“She was the closer,” Meyer said. “She was to make sure that Kurt Meyer understood in a profound way that the Elizabeth Warren team wants him to get off that picket fence he sits on somewhat uncomfortably and join Team Warren.” He publicly endorsed Warren a week later.
Porter’s barnstorming is infused with nostalgia. She detours to drive by the Coralville house she lived in as a University of Iowa law professor, proudly noting the wooden fence she built by herself is still standing in fine shape. Her events are dotted with familiar faces — former colleagues, her old hairdresser, her dad.
Those who don’t know Porter personally often know of her, familiar with the now-viral congressional hearing interrogations of JP Morgan Chase Chief Executive Jamie Dimon and Housing Secretary Ben Carson. She has emerged as one of the higher-profile members of the freshman class of House Democrats, a group that has been unusually coveted as surrogates this cycle.
The alliances have largely fallen along predictable ideological lines: moderates who ousted Republicans from swing seats, such as Rep. Abby Finkenauer of Iowa, are backing former Vice President Joe Biden, while progressive firebrands from deep-blue districts, such as New York Rep. Alexandria Ocasio-Cortez, have sided with Vermont Sen. Bernie Sanders. Both candidates deployed their prominent freshman surrogates on the trail in Iowa this weekend.
Warren’s other major first-term endorsers — Reps. Ayanna Pressley of Massachusetts and Deb Haaland of New Mexico — occupy reliably Democratic seats. But Porter defies that trend. Her district is hardly a liberal bastion — she is the first Democrat to represent that patch of Orange County since the 1930s, and registered Republicans still outnumber Democrats by a margin of roughly 17,000.
Porter ran in 2018 to unseat incumbent GOP Rep. Mimi Walters with Warren’s encouragement and endorsement; the Massachusetts senator featured prominently in her campaign advertising.
“She had a tight primary. She had a tight general,” Newman said. “She had a really tough district. It was considered to be on the bubble of being a lost cause going in.”
Porter made a few breaks from the left, such as opposing a hike in the state gas tax, but her message largely echoed that of Warren’s in blasting the influence of money in politics. She won by 4 points.
Now, Porter is trying to convince Iowans, desperate for a Democrat who can beat President Trump, that if a Warren-style campaign can succeed in Orange County, it can succeed elsewhere.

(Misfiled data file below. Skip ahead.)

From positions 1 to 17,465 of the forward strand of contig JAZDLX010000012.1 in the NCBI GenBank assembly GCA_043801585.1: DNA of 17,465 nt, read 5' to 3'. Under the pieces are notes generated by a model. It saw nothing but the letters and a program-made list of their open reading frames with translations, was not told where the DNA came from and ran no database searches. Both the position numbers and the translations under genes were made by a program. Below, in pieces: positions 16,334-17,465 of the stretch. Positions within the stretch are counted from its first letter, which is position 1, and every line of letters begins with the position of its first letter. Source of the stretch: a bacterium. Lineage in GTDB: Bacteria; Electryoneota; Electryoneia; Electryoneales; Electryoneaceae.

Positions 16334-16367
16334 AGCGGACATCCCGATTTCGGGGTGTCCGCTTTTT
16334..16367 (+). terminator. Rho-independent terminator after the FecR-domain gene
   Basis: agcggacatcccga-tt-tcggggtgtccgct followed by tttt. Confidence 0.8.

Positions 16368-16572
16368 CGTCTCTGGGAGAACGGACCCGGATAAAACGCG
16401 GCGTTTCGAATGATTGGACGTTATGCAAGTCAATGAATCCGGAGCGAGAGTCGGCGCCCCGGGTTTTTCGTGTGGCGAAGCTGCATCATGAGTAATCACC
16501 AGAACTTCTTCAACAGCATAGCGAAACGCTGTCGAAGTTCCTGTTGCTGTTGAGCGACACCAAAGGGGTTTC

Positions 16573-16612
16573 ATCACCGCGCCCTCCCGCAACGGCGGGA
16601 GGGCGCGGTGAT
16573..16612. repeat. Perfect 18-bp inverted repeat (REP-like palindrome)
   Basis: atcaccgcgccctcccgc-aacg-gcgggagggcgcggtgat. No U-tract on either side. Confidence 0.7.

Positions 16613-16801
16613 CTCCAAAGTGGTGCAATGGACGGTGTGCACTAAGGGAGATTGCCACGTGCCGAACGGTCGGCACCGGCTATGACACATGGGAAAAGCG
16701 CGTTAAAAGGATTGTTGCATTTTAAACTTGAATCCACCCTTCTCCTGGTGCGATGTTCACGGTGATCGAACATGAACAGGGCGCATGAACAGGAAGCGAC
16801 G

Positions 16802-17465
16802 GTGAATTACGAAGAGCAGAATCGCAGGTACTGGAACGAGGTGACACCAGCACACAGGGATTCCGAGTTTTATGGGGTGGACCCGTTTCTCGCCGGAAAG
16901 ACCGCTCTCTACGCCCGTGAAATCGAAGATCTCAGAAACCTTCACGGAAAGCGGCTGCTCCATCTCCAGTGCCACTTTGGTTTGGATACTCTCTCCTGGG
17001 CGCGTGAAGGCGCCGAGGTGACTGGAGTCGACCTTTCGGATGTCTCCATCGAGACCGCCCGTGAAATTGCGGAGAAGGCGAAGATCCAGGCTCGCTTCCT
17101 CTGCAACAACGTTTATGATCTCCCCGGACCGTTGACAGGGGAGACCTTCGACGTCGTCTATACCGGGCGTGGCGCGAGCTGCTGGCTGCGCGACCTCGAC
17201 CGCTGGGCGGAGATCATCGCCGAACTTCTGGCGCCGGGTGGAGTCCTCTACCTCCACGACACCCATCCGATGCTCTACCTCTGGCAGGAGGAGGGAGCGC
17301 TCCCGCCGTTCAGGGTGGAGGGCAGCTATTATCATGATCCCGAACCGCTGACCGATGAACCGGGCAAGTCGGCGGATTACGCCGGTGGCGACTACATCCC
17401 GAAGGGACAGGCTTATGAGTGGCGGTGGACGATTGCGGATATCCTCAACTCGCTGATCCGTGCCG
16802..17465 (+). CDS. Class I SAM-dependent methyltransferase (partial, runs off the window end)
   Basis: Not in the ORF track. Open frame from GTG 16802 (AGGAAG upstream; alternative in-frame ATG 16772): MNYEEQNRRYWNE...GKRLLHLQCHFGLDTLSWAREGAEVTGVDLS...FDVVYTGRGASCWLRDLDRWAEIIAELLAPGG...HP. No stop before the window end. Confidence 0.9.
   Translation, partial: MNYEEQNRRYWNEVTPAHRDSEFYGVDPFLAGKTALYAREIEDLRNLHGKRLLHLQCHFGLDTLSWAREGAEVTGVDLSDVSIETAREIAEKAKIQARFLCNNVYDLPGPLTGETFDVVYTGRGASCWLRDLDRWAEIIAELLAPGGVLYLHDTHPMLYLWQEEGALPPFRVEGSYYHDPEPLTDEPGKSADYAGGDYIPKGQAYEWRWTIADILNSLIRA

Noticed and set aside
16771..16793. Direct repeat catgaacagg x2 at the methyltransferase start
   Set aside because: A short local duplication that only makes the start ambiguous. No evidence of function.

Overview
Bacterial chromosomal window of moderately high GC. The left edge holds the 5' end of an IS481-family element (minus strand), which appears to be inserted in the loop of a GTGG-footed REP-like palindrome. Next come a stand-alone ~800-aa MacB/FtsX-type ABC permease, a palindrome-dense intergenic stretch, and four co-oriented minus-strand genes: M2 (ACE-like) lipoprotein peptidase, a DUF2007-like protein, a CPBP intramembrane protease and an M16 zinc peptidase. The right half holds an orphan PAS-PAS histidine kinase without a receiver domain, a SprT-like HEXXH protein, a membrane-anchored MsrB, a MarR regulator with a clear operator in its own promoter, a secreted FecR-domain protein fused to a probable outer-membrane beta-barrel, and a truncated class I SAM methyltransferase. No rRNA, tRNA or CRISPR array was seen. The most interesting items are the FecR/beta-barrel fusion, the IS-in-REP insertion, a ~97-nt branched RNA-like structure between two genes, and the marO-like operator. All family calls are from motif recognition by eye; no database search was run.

“I just offer you proof that you can win on the policies that you believe in, and that are authentic to you and your experience and that speak to your community, anywhere in the country,” she said in Iowa City.
Republicans, meanwhile, are ready to pounce on Porter’s Iowa field trips. One email blast from the Orange County GOP accused her of “championing Warren’s extreme agenda to raise your taxes and end your private healthcare options.” Another missive from the National Republican Congressional Committee pointedly posed the question, “Is Katie Porter running for Congress in Iowa?”
Mike Moodian, a political commentator and professor at Chapman University in Orange, said the association with Warren may affect Porter’s reelection prospects some, although she would probably be helped by Trump’s unpopularity in Orange County.
“It could be a bigger problem for her maybe down the road, when Donald Trump isn’t on the ballot,” he said.
`Porter brushes off critiques of being an absentee congresswoman, noting she’s had a dozen town halls in the district. And to hear her tell it to Iowans, this is exactly where her constituents want her to be.
“My constituents in California — they know why I’m here in Iowa this weekend and not with them,” she said in Cedar Rapids. She rattled off a list of domino effects that would come from a Warren win in Iowa: momentum to tackle corruption, prevent gun violence deaths, tackle climate change and other liberal priorities.
“I’m so proud to be an Iowan this weekend,” she continued. “I will be really proud to be an Iowan on Feb. 3.”